In a language without destructuring assignment, you would have to access every part of the tuple separately, like this, which is much more verbose.

let temp = (1, (2, 4));
let a = temp.0;
let b = temp.1.0;
let c = temp.1.1;

The basic idea behind destructuring syntax is that the left hand side of the assignment looks the same as the right hand side you are trying to match against, which means that each bit of syntax on the left of the assignment does the opposite of what it would do in a normal expression. For example, adding parenthesis causes a tuple to be broken apart rather than creating a tuple like normal. The same applies for structs.

struct Foo {
    size: u32,
    name: &'static str,
let Foo{size: a, name: b} = Foo{size: 42, name: "Bob"};
// a = 42, b = "Bob"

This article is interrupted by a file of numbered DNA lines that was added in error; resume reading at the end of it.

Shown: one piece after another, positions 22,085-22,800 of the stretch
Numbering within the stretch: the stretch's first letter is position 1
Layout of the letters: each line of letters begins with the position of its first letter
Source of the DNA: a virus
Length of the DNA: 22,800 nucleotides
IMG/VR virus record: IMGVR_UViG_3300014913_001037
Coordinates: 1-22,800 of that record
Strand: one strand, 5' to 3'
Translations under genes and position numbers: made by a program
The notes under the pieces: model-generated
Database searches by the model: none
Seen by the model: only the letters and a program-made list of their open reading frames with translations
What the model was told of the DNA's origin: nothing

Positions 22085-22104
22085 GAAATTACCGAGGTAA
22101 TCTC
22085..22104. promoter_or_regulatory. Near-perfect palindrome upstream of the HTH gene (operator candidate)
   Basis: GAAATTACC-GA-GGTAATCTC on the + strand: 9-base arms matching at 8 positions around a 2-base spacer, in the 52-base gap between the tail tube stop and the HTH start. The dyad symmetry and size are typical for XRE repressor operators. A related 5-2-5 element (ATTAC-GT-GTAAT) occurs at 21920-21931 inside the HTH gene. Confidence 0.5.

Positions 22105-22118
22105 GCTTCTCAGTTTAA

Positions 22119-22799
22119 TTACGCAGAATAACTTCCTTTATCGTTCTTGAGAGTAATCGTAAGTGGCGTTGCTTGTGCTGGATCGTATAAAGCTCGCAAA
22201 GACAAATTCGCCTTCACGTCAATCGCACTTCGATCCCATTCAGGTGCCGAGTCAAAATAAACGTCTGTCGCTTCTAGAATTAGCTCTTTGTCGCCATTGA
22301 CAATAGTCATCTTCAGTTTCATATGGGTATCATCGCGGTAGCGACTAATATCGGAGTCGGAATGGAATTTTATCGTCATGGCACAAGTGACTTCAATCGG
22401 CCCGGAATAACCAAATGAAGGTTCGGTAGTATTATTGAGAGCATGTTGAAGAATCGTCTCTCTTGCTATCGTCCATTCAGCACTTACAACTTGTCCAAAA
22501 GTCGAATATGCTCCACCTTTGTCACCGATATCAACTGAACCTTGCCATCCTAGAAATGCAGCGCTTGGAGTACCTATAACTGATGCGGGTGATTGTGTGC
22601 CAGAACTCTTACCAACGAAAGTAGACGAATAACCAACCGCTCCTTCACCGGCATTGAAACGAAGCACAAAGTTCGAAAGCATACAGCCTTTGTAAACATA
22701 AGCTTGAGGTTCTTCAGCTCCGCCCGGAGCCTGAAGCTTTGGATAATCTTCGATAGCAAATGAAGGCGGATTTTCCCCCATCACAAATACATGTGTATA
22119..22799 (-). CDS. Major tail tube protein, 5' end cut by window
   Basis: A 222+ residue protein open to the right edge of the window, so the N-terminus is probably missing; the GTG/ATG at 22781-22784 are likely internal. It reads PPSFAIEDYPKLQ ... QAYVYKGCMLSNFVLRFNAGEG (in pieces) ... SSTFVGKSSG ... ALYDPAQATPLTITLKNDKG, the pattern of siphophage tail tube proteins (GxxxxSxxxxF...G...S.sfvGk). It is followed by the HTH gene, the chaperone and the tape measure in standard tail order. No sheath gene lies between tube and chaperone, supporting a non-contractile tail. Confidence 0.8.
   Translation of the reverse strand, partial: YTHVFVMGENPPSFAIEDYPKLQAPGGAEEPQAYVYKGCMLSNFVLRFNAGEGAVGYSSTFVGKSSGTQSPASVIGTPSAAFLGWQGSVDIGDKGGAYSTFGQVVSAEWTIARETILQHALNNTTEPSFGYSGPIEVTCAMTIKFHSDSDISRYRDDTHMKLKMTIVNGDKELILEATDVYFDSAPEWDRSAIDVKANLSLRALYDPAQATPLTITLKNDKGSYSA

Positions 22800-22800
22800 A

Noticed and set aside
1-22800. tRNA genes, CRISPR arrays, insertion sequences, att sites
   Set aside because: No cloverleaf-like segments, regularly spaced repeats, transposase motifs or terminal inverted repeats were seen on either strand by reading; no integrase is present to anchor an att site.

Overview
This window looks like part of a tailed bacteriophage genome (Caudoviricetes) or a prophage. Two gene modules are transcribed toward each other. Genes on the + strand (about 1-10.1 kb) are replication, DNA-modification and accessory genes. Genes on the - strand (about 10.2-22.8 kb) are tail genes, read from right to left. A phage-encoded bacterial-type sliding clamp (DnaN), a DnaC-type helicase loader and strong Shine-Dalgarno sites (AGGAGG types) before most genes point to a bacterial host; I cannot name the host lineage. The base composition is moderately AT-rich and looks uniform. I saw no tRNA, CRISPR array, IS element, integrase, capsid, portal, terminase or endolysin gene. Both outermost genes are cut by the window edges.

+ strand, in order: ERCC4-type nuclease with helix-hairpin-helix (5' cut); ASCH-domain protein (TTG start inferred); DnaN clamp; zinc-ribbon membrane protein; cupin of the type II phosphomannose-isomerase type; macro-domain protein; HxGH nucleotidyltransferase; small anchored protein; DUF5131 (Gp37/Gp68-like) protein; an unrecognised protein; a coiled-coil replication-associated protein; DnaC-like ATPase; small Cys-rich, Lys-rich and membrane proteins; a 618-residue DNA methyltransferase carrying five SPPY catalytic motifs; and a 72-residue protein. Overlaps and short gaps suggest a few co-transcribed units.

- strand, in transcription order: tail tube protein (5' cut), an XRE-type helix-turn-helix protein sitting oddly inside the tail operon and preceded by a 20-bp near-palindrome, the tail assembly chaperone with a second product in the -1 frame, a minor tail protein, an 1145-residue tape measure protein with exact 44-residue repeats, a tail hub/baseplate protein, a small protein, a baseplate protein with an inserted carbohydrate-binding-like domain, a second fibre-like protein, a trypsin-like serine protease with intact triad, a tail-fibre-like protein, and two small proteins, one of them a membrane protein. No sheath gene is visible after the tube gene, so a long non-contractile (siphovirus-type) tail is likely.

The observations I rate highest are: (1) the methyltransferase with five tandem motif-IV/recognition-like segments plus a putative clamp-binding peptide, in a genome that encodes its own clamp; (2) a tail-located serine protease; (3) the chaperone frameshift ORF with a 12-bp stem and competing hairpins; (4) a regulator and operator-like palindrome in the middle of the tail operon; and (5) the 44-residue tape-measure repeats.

However, Rust’s destructuring syntax is not limited to tuples and structs. You can also use it with references:

let &&&x = &&&42;
// x = 42

And of course, you don’t have to undo every level of references in the pattern. If you don’t, the resulting variable will be a reference.

let &&y = &&&42;
// y = &42

This syntax can also be combined with tuples and structs

let (x, &y) = (&32, &8);
// x = &32, y = 8

However, what if you had an existing reference to a tuple and you wanted to get references to the individual members of the tuple? Using & in a destructuring pattern will “undo” a reference but it can’t create one.

// What goes here ???
let &(???x, ???y) = &(4, 7);

The answer is ref. In a pattern, ref does the opposite of & — it creates a reference. This allows us to undo the original reference to the tuple, split it apart, and then take a reference to each individual member, all in one pattern:

let &(ref x, ref y) = &(4, 7);

You don’t have to use ref inside a tuple. You can also use it on a bare variable and combine it with &, although there’s no real reason to do so. Since & and ref are opposites, the following are equivalent:

let x = &42;
let &ref y = &42;
// x = &42, y = &42